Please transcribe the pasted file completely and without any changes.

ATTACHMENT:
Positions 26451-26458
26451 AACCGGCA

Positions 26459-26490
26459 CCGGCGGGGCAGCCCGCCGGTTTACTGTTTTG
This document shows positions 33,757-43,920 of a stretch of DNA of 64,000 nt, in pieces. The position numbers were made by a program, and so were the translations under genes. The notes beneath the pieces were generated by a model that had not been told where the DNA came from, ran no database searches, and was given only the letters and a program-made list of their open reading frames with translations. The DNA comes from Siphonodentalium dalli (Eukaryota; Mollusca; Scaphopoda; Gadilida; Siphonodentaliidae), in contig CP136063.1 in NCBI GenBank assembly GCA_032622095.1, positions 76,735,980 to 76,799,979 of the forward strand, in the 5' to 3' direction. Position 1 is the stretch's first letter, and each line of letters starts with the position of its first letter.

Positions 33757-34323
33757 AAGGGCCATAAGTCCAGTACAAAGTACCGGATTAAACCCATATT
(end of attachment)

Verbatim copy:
Positions 26451-26458
26451 AACCGGCA

Positions 26459-26490
26459 CCGGCGGGGCAGCCCGCCGGTTTACTGTTTTG
This document shows positions 33,757-43,920 of a stretch of DNA of 64,000 nt, in pieces. The position numbers were made by a program, and so were the translations under genes. The notes beneath the pieces were generated by a model that had not been told where the DNA came from, ran no database searches, and was given only the letters and a program-made list of their open reading frames with translations. The DNA comes from Siphonodentalium dalli (Eukaryota; Mollusca; Scaphopoda; Gadilida; Siphonodentaliidae), in contig CP136063.1 in NCBI GenBank assembly GCA_032622095.1, positions 76,735,980 to 76,799,979 of the forward strand, in the 5' to 3' direction. Position 1 is the stretch's first letter, and each line of letters starts with the position of its first letter.

Positions 33757-34323
33757 AAGGGCCATAAGTCCAGTACAAAGTACCGGATTAAACCCATATT